Blend automatically inserted them into the Canvas when we created the animation. They have no properties. Think of them as stubbed declarations of these objects. If you remove them, Silverlight will throw an exception at runtime like the one below complaining about not being able to resolve TargetProperty:

Microsoft Silverlight 4 Business Application Development: Beginner’s Guide

Clearly this code is important, but what’s really going on here? The TranslateTransform object is a type of Transform object which determines how an object can change in Silverlight. They are packaged in a TransformGroup, which can be set in the RenderTransform property on any object descending from UIElement, which is the base class for any kind of visual element.

With that bit of knowledge, we now see that (TransformGroup.Children)[3] refers to the fourth element in a zero-based collection. Not so coincidentally, the TranslateTransform node is the fourth item inside the TransformGroup in our XAML. Changing the order of the transforms in the XAML will also cause an exception at runtime.

That line of XAML just tells the Silverlight runtime that we’re going to animation, now we tell it how and when with our two EasingDoubleKeyFrame nodes:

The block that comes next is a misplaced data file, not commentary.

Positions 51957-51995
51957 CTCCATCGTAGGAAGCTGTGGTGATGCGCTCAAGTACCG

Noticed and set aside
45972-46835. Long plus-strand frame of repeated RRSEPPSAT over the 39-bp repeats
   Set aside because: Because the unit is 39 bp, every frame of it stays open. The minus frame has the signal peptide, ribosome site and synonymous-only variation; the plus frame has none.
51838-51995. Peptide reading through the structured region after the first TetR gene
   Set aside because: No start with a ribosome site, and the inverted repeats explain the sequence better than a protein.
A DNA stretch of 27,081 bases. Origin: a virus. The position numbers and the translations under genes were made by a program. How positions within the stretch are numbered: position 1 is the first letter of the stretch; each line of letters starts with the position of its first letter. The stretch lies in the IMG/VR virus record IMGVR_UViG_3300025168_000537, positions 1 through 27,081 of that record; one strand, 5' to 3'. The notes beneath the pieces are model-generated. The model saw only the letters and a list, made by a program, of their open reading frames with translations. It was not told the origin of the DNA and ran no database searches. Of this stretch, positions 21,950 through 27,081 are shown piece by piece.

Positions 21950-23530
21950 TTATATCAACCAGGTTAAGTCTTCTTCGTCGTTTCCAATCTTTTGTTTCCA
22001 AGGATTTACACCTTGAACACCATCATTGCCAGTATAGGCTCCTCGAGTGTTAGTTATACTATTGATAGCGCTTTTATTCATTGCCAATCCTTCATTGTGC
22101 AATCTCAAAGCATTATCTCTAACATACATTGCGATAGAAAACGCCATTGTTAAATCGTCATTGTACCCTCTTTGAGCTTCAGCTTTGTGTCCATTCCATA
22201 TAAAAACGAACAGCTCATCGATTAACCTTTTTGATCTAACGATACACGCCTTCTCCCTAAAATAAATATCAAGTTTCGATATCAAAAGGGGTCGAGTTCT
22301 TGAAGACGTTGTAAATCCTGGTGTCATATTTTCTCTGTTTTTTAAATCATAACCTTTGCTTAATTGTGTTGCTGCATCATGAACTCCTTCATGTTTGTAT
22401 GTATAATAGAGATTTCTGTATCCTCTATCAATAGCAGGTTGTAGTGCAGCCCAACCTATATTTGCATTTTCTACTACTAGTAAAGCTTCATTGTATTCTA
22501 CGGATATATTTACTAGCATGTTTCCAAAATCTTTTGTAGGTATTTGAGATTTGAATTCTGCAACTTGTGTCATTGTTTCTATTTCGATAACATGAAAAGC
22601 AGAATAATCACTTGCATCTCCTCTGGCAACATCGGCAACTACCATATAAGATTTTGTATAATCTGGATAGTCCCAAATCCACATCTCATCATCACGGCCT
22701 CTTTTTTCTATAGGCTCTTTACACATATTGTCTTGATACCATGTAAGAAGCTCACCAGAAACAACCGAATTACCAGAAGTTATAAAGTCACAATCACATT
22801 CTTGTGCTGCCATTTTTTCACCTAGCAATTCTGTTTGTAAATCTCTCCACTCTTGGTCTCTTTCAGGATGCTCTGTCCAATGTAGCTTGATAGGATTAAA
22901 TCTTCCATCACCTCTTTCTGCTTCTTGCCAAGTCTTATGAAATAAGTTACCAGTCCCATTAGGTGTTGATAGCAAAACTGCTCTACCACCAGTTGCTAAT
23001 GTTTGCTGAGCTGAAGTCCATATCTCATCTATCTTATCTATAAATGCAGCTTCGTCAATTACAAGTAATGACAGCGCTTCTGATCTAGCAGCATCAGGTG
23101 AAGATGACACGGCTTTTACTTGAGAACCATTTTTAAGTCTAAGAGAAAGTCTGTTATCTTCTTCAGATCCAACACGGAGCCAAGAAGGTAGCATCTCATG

The first EasingDoubleKeyFrame node tells Silverlight that, at zero seconds, we want the value to be -229. This corresponds to when the logo was above the visible area. The second EasingDoubleKeyFrame node tells Silverlight that at 0.7 seconds, we want the value of the property to be 0. This corresponds to the initial state of the logo, where it was before any transformations were applied.

Silverlight handles all changes to the value in between the start and the end point. Silverlight’s default frame rate is 60 frames per second, but Silverlight will adjust its frame rate based on the hardware that it is running on. Silverlight can adjust the amount by which it changes the values to keep the animation on schedule. If you had to reload the web page to see the animation run, then you’ve already experienced this. Once again, notice how few lines (technically only one line) of procedural code you had to write.